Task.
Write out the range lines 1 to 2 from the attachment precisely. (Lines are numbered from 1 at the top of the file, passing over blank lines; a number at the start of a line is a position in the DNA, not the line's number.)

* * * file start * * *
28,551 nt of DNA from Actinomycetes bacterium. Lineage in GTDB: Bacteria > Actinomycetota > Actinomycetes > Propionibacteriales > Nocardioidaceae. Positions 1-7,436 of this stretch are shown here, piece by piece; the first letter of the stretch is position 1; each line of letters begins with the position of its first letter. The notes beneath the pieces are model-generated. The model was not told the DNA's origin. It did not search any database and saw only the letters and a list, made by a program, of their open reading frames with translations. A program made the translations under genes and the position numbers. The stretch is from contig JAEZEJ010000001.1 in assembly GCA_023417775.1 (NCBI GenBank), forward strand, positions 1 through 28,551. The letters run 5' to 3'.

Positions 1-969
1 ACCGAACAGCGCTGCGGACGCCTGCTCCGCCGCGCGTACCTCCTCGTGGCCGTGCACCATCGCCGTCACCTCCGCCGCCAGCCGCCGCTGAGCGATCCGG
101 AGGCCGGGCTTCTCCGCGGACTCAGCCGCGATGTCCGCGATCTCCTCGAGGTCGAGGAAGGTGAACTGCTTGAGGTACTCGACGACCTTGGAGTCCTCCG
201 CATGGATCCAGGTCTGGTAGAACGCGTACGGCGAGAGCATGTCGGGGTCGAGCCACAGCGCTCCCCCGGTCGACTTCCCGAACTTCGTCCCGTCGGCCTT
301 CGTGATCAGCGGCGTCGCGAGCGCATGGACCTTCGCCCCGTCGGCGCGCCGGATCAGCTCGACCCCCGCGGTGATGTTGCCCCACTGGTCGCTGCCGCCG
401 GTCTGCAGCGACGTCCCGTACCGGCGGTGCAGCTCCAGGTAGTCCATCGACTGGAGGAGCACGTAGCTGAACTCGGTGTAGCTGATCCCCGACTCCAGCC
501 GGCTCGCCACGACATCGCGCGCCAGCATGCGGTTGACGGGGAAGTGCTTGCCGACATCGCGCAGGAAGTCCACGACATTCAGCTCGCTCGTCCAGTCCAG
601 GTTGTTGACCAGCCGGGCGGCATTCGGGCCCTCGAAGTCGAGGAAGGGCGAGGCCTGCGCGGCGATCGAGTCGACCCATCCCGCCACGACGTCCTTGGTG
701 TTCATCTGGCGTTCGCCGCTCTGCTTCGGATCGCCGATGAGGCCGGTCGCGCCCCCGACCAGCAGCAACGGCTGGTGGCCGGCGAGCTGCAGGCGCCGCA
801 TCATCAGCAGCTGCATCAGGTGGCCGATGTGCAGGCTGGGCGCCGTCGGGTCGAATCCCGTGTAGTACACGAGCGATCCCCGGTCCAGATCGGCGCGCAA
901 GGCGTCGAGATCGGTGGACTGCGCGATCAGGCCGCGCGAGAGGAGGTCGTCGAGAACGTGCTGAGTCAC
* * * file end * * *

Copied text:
28,551 nt of DNA from Actinomycetes bacterium. Lineage in GTDB: Bacteria > Actinomycetota > Actinomycetes > Propionibacteriales > Nocardioidaceae. Positions 1-7,436 of this stretch are shown here, piece by piece; the first letter of the stretch is position 1; each line of letters begins with the position of its first letter. The notes beneath the pieces are model-generated. The model was not told the DNA's origin. It did not search any database and saw only the letters and a list, made by a program, of their open reading frames with translations. A program made the translations under genes and the position numbers. The stretch is from contig JAEZEJ010000001.1 in assembly GCA_023417775.1 (NCBI GenBank), forward strand, positions 1 through 28,551. The letters run 5' to 3'.

Positions 1-969